by Erik Tarloff in Slate Magazine: The two composers share a common musical idiom; there are many reasons why inexperienced listeners find it hard to tell them apart.
Deaf percussionist Evelyn Glennie leads the audience through an exploration of music not as notes on a page, but as an expression of the human experience. Playing with sensitivity and nuance informed by a soul-deep understanding of and connection to music, she talks about a music that is more than sound waves perceived by the human ear. She illustrates a richer picture that begins with listening to yourself, and includes emotion and intent as well as the complex role of physical spaces -- instrument, concert hall and even the bones and body cavities of musician and listener alike.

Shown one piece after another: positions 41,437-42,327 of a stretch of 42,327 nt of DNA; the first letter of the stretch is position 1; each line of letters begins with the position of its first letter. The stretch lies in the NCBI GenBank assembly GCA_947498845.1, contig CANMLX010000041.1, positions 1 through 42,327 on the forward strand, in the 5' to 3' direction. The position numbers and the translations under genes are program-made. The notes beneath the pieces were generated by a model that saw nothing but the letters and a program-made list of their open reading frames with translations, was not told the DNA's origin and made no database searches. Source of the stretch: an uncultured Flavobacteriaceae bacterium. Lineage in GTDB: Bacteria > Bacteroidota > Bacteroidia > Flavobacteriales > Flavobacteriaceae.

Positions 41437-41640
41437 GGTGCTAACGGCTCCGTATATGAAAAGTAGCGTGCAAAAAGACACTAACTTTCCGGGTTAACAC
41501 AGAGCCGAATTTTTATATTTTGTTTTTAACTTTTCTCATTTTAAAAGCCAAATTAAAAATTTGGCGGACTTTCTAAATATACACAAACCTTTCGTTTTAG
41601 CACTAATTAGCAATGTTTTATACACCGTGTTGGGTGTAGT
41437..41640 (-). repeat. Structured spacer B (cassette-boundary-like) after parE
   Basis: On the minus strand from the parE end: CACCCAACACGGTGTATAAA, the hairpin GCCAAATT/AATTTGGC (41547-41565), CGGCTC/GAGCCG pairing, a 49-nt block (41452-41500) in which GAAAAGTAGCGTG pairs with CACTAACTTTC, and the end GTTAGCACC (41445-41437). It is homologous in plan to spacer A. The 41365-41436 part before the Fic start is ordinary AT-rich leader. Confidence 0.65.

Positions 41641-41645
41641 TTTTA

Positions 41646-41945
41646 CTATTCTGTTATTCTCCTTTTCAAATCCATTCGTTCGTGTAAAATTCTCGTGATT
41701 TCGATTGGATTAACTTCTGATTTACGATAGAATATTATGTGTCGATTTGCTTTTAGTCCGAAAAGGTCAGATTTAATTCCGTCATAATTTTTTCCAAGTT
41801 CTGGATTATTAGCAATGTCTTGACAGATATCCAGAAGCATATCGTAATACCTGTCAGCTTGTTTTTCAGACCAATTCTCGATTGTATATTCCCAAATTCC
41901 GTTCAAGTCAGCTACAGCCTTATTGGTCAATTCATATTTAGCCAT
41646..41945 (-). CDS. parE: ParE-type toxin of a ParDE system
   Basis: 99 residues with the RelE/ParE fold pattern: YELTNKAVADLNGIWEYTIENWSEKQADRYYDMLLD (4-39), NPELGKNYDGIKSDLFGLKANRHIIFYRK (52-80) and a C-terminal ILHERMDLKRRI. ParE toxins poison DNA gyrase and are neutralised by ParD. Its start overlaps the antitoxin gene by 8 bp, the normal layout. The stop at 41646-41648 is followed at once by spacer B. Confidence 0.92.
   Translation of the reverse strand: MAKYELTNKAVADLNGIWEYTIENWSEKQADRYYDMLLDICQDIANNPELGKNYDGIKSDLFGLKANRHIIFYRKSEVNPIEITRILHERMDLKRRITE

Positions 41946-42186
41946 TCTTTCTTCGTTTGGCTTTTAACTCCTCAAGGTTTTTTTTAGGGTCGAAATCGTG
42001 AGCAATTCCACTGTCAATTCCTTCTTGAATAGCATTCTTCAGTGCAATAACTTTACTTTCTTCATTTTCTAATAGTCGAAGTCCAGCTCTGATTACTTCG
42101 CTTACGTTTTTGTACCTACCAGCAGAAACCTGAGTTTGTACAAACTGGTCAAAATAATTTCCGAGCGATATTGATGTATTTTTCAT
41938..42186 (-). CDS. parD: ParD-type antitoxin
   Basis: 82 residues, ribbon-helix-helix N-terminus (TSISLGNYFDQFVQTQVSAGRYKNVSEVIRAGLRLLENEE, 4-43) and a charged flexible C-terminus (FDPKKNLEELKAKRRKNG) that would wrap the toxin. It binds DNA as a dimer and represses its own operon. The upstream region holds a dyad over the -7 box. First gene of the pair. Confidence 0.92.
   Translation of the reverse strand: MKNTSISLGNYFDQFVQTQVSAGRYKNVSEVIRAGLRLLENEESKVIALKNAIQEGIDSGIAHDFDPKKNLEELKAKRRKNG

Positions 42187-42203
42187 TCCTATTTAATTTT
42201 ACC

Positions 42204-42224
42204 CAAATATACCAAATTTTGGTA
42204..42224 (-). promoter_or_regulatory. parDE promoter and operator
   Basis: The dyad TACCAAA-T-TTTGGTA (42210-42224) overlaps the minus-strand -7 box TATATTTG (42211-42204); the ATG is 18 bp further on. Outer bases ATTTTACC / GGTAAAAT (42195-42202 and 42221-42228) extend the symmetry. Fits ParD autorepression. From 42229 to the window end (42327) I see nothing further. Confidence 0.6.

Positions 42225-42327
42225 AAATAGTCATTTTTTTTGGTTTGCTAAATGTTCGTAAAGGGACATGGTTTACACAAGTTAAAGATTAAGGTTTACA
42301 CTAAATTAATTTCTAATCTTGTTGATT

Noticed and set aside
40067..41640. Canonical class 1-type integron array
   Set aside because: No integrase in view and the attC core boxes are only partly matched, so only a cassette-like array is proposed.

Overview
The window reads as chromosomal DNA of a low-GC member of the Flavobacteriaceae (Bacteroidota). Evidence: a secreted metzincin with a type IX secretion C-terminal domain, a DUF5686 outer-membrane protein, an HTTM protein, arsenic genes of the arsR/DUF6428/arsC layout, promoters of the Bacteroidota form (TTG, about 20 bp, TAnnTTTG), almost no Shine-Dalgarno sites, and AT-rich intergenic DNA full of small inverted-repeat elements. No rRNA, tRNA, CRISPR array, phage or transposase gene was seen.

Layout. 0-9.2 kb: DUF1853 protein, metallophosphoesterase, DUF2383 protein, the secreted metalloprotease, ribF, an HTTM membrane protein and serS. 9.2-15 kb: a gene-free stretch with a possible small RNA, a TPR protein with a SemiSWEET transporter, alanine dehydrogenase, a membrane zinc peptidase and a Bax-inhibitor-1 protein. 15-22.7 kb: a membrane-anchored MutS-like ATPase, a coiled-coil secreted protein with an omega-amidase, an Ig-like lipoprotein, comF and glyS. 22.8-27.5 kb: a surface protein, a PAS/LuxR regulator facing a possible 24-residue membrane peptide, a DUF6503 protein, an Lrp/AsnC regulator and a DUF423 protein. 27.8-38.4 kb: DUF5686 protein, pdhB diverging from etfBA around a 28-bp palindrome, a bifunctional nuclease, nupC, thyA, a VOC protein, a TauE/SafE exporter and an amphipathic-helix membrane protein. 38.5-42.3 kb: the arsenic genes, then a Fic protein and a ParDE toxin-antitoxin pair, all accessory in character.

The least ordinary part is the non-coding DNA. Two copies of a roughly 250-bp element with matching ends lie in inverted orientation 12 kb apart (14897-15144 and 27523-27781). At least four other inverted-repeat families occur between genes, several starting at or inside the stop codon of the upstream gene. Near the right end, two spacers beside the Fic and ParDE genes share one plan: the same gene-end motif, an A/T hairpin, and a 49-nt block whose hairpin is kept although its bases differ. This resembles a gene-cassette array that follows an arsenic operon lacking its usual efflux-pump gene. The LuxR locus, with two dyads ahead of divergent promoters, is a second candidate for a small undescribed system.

From Interaction Associates: Good listening helps leaders to understand, empathize, and engage their team members and employees. Good listening builds rapport and trust; it invariably improves the relationship.
a learned skill…one that goes well beyond bending an ear in someone’s direction and looking as though you’re engaged.
From Nonprofit Online News: a method of dramatically improving your relationships with stakeholders, whether it’s for fundraising, grassroots activism, or community building
Valeria Maltoni’s blog about hosting conversations. I see the conversation as a space. One in which certain dynamics can be created to protect fragile new ideas until they are ready to be implemented. As well, an environment conducive to open thought and
Relationships matter. I now always ask, “Who’s the problem?” not “What’s the problem?”